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J Evid Based Complementary Altern Med. 2014 Oct;19(4):297-300. doi: 10.1177/2156587214540466. Epub 2014 Jul 2.

Gait changes following myofascial structural integration (Rolfing) observed in 2 children with cerebral palsy.

Author information

1
Family Practice Residency, Providence Milwaukie Hospital, Milwaukie, OR, USA.
2
Private Practice, Palo Alto, CA, USA.
3
Department of Pediatrics, Stanford University School of Medicine, Palo Alto, CA, USA.
4
Department of Physical Therapy and Rehabilitation Science, UCSF School of Medicine, San Francisco, CA, USA.
5
Division of Physical and Rehabilitative Medicine, Department of Rehabilitation Medicine, UCSF Benioff Children's Hospital Oakland, Oakland, CA, USA.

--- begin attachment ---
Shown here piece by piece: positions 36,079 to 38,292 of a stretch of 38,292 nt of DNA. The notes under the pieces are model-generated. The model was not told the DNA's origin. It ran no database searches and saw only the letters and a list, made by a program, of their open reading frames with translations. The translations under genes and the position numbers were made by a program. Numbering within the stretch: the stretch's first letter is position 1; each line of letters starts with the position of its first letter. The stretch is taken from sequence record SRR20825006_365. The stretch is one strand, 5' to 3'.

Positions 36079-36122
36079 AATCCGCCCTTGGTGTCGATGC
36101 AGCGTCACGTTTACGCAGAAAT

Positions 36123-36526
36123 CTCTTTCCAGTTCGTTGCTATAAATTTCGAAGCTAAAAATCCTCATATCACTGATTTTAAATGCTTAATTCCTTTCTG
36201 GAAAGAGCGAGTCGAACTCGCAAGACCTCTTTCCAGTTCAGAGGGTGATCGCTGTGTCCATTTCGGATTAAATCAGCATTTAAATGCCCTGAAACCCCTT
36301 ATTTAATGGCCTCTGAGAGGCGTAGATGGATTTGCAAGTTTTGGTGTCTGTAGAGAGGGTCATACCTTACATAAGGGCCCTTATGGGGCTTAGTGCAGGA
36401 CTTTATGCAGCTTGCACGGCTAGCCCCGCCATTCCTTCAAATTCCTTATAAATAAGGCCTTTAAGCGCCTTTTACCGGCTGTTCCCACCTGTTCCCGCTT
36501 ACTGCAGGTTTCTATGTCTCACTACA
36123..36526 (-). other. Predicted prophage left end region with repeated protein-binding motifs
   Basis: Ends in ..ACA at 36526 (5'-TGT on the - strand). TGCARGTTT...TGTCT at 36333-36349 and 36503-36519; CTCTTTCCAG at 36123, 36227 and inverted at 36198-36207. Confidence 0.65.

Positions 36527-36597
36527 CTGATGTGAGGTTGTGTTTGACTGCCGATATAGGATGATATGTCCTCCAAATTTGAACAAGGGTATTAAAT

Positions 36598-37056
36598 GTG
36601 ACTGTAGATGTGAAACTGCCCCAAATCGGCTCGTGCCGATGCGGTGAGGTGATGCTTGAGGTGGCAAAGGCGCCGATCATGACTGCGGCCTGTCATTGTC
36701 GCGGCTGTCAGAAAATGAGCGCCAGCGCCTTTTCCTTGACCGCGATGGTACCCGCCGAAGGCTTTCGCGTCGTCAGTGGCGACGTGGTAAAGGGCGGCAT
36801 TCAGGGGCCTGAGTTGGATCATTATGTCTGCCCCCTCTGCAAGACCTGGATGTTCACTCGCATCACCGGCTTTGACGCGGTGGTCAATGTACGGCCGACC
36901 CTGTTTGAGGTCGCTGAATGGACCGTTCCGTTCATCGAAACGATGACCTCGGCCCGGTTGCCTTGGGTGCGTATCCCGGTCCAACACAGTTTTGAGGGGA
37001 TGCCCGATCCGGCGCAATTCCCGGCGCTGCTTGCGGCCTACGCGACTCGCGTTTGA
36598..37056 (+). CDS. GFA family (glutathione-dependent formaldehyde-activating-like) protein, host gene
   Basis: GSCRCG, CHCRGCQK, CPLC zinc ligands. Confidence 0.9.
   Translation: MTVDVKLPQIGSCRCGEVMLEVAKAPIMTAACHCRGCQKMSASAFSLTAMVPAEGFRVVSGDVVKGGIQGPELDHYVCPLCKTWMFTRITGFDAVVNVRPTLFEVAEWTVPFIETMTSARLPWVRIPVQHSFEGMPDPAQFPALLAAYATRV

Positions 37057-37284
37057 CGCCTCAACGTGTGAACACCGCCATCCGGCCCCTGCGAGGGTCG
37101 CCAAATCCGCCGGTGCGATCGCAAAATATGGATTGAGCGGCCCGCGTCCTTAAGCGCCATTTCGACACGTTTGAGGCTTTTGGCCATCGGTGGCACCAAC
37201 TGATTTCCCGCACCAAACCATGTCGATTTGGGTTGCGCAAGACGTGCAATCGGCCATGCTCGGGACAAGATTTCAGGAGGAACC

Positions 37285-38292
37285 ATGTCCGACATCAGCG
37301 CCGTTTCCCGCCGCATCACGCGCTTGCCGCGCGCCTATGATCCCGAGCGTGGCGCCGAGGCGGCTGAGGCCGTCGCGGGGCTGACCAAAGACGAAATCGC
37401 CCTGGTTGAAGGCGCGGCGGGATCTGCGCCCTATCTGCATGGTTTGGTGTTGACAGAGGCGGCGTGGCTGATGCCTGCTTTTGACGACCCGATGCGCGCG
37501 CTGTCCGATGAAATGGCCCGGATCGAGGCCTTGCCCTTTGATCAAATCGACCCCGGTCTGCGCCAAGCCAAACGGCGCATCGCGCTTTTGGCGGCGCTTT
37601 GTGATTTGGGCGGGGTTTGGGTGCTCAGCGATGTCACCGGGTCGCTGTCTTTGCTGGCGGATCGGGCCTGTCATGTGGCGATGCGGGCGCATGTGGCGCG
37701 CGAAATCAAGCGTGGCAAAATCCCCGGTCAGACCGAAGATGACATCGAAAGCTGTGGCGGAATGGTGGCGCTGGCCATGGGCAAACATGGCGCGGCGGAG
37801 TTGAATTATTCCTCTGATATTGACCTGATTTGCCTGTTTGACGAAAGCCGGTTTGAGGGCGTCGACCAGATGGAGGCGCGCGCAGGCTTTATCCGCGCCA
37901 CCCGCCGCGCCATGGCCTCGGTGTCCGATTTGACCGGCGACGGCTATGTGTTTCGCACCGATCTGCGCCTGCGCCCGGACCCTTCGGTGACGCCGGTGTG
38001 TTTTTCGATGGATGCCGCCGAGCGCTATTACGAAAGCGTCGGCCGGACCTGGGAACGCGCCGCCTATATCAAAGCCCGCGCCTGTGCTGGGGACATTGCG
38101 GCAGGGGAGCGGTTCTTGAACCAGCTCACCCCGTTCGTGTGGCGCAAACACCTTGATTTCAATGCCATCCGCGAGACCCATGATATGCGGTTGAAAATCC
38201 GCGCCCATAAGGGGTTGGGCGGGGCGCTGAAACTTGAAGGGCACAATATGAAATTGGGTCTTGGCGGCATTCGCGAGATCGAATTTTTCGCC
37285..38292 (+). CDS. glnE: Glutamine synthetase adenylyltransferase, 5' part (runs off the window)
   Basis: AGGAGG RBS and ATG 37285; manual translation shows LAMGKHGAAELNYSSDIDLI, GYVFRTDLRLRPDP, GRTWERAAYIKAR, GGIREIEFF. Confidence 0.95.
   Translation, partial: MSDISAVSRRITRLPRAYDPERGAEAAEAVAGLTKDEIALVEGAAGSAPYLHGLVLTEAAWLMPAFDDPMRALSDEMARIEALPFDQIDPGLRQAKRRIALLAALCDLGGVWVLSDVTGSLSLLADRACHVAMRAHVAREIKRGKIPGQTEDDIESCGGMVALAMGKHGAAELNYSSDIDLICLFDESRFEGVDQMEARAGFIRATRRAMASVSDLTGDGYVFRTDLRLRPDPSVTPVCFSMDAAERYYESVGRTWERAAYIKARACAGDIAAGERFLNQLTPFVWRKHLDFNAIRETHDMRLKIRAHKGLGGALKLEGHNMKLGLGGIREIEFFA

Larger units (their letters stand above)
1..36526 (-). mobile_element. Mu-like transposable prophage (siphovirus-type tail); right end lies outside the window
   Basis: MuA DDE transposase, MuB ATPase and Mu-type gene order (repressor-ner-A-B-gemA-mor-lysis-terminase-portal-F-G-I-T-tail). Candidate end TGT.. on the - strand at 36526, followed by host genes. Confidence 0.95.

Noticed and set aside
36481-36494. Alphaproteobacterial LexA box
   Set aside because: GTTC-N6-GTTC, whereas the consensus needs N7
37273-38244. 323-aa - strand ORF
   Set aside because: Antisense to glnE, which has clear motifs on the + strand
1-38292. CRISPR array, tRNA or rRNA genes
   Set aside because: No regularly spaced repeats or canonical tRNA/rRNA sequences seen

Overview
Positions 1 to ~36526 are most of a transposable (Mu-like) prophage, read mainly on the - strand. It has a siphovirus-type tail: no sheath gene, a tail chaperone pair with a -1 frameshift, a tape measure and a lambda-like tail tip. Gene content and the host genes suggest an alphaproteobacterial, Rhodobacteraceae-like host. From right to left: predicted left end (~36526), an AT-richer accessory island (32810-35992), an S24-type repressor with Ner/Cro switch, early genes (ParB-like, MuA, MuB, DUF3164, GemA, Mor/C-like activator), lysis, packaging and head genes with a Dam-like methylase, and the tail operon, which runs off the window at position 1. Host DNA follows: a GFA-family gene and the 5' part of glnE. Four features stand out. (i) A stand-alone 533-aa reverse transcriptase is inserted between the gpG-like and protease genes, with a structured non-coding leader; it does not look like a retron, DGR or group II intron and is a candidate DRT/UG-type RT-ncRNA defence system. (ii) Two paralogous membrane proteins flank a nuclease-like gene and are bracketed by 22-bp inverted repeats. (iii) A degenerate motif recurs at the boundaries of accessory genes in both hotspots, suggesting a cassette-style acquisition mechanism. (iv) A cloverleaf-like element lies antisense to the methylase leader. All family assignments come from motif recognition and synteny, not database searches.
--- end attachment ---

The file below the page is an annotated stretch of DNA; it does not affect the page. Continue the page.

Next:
6
Department of Pediatrics, Stanford University School of Medicine, Palo Alto, CA, USA hfeldman@stanford.edu.

Abstract

Children with spastic cerebral palsy experience difficulty with ambulation. Structural changes in muscle and fascia may play a role in abnormal gait. Myofascial structural integration (Rolfing) is a manual therapy that manipulates muscle and soft tissues to loosen fascia layers, reposition muscles, and facilitate alignment. This study aimed to document (1) gait characteristics of 2 children with cerebral palsy and (2) effects of myofascial structural integration on their gait. Children received 3 months of weekly therapy sessions by an experienced practitioner. Gait parameters were recorded at baseline and after treatment using an electronic walkway. Children with cerebral palsy demonstrated abnormal velocity and cadence, decreased step length and single support times, and increased double support time. After treatment, both children demonstrated improvement for 3 months in cadence and double support time. The objective gait analyses demonstrated temporary improvements after myofascial structural integration in children with spastic cerebral palsy.

KEYWORDS:

Rolfing; cerebral palsy; gait; myofascial structural integration

PMID:
24989994
DOI:
10.1177/2156587214540466
[Indexed for MEDLINE]

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